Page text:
Like everything the Japanese automaker makes, Mazda’s CX-3 subcompact crossover is great to drive and a nice place to be.
Mazda offers a slew of luxury and technology features that make the CX-3 more livable, but that edges the price to nearly $30,000
While we enjoy the CX-3 in a vacuum, we’d much sooner recommend a Mazda 3 hatchback that offers even more value if you can live without all-wheel drive.
The Mazda CX-3 is fun to drive, comfortable and arguably the best looking vehicle in its class. But you probably shouldn’t buy one, as the Mazda 3 hatchback offers more value for your money with similar practicality.
There’s a lot to like about the Mazda CX-3.
The flowing, curvy side profile helps distract from the naturally-odd proportions of such a short, front-wheel drive vehicle. The windshield is nicely pulled back, saving the CX-3 from the stubby-hood syndrome that permeates the segment.
The cabin is also well-designed, with red and white leather mixing with the the Alcantara seat inserts. There are a few strange details — the lack of symmetry of the vents bugs me — but Mazda has mostly stuck with its standard interior design motif that more than lives up to the $29,615 as-tested price.
More importantly, Mazda kept the trademark driving dynamics. It’s not quite as good to drive as the company’s sedan offerings, but the CX-3 matches the CX-5 for easy handling in a crossover package.
Be aware that it functions more as a momentum car than a true sports offering. Power from the 2.0-liter engine is a modest 146 horsepower, so it’s best to hold onto speed through corners rather than have to muster it up again on the straights.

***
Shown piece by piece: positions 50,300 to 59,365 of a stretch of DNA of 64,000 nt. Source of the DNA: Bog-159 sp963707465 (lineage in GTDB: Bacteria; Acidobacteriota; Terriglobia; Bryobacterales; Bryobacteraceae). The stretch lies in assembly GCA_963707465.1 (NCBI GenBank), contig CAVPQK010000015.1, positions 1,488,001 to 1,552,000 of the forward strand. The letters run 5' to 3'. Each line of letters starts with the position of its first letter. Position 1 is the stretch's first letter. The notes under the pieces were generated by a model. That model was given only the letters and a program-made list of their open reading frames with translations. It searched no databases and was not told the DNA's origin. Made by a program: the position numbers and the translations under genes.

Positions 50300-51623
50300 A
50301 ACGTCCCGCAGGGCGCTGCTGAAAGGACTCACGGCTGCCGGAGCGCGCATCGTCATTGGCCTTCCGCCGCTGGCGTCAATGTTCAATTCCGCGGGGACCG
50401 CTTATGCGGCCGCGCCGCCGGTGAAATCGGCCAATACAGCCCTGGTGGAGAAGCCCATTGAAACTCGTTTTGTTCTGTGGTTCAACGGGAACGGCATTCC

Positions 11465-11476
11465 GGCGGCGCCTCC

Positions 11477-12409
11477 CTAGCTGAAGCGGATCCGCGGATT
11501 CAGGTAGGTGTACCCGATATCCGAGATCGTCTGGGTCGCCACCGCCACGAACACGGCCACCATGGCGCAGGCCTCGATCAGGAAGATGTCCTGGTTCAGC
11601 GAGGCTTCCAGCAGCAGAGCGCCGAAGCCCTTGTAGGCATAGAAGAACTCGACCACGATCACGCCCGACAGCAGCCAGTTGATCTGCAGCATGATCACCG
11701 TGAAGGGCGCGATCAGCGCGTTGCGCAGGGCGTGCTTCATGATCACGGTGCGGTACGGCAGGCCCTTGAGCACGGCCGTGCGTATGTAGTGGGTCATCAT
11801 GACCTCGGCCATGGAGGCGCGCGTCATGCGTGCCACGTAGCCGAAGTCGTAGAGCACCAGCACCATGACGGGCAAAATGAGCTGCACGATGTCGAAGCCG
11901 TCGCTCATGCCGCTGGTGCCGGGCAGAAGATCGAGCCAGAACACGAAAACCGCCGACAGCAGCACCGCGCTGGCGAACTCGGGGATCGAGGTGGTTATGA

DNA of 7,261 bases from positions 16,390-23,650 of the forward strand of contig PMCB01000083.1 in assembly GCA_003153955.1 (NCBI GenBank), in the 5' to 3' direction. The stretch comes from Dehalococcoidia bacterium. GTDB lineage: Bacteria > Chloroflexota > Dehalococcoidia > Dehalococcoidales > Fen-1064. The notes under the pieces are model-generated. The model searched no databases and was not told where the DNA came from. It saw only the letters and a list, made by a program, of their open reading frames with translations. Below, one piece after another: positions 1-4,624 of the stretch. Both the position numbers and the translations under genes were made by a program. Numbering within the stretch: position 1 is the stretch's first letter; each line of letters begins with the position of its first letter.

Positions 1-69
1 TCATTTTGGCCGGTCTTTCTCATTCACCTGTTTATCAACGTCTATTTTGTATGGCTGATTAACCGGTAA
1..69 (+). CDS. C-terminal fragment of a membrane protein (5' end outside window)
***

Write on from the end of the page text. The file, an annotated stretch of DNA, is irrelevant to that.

In more relaxed driving, the CX-3 is reasonably comfortable and well-damped. Competitors like the Toyota CH-R are slightly softer, but the CX-3 is a far cry from unpleasant.
It's noisier than you might expect given that the Mazda approaches $30,000. That’s my biggest problem with the CX-3.
While our Grand Touring model came with everything you would conceivably want in a small crossover — automatic high beams, a heads-up display, blind-spot monitoring and more — there’s no ignoring that this is still a mainstream subcompact crossover.
The Mazda 3 I recently tested, with a bigger engine but a manual transmission, costs just $26,685. For that, you get similar equipment but better styling, even more impressive dynamics and similar interior room. You also get two separate engine options and the choice of a wonderful manual transmission.
The CX-3 had more minor annoyances than the company’s traditional hatchback. The center tunnel was the key irritation, as the armrest was placed as if it was specifically designed to get in the way of the infotainment controls and cup holders.
Finally, the only notable advantage the CX-3 has over the Mazda 3 is the all-wheel drive, but I’ve long argued that most buyers will never need all-wheel drive. $3,000 buys you an awful lot in snow tires and mounting fees, so the value proposition clearly tips towards the 3.
If you absolutely must have a subcompact crossover, the Mazda CX-3 is an excellent choice. The car is great to drive and I liked it. I just like the Mazda 3 better and I think you will, too.